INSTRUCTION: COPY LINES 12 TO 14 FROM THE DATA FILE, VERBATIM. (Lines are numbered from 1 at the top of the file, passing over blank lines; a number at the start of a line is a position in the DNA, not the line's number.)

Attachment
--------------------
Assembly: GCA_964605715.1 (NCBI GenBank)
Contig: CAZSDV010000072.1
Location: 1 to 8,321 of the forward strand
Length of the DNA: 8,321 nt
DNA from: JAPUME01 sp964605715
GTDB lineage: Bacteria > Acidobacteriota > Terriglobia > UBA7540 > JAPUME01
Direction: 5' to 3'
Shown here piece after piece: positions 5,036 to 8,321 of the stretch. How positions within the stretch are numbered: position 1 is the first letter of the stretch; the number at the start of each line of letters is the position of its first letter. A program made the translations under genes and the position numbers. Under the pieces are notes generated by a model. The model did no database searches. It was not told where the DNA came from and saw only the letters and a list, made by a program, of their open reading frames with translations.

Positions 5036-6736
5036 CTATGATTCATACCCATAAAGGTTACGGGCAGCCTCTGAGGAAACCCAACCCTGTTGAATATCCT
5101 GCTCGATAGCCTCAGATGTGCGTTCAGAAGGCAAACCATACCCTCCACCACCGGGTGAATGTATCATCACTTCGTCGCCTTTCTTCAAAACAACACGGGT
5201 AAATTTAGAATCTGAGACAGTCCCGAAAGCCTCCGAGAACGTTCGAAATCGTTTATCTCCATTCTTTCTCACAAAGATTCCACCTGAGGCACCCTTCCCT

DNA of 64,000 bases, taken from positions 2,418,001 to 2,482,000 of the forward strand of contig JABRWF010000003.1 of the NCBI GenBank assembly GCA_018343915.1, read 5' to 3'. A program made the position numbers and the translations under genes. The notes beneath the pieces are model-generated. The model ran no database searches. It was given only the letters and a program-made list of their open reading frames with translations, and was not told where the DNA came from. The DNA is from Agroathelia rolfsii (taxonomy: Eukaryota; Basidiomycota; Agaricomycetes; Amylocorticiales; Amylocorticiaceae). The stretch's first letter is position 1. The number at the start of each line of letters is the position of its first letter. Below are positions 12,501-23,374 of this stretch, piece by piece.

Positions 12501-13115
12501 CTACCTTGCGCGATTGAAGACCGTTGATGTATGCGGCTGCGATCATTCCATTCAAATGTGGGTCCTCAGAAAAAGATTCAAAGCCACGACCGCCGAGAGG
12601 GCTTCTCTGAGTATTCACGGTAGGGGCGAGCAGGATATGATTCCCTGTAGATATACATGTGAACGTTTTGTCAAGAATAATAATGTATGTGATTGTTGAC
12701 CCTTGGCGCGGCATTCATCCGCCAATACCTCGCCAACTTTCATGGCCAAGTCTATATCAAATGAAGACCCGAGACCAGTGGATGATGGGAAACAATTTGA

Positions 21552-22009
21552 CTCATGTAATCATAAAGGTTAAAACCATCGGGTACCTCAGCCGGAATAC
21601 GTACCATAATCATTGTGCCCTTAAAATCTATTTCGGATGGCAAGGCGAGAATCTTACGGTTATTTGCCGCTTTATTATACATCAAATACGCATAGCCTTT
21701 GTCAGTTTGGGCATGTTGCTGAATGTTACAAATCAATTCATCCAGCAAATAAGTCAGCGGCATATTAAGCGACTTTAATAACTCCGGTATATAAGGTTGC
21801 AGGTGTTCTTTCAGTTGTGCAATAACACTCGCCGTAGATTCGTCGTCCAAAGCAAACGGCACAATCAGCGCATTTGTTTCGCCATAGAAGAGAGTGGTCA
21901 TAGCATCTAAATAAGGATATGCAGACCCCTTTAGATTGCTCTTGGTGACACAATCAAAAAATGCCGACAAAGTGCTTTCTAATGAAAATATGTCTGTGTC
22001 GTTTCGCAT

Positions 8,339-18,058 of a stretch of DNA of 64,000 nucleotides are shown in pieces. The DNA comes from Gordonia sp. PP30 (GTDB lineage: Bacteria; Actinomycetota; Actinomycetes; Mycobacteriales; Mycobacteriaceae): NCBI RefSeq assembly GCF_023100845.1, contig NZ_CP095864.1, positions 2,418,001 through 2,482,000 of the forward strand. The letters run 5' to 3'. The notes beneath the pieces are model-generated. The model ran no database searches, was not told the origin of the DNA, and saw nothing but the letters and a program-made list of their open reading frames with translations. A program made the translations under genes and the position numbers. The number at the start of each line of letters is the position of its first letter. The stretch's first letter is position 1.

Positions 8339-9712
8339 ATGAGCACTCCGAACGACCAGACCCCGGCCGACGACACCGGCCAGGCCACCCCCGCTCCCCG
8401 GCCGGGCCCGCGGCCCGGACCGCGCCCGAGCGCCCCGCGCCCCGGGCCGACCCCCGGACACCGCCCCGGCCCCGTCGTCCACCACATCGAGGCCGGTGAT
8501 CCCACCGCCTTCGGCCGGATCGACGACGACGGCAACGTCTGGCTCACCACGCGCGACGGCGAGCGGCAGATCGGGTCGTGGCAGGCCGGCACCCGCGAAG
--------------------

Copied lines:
5201 AAATTTAGAATCTGAGACAGTCCCGAAAGCCTCCGAGAACGTTCGAAATCGTTTATCTCCATTCTTTCTCACAAAGATTCCACCTGAGGCACCCTTCCCT

DNA of 64,000 bases, taken from positions 2,418,001 to 2,482,000 of the forward strand of contig JABRWF010000003.1 of the NCBI GenBank assembly GCA_018343915.1, read 5' to 3'. A program made the position numbers and the translations under genes. The notes beneath the pieces are model-generated. The model ran no database searches. It was given only the letters and a program-made list of their open reading frames with translations, and was not told where the DNA came from. The DNA is from Agroathelia rolfsii (taxonomy: Eukaryota; Basidiomycota; Agaricomycetes; Amylocorticiales; Amylocorticiaceae). The stretch's first letter is position 1. The number at the start of each line of letters is the position of its first letter. Below are positions 12,501-23,374 of this stretch, piece by piece.

Positions 12501-13115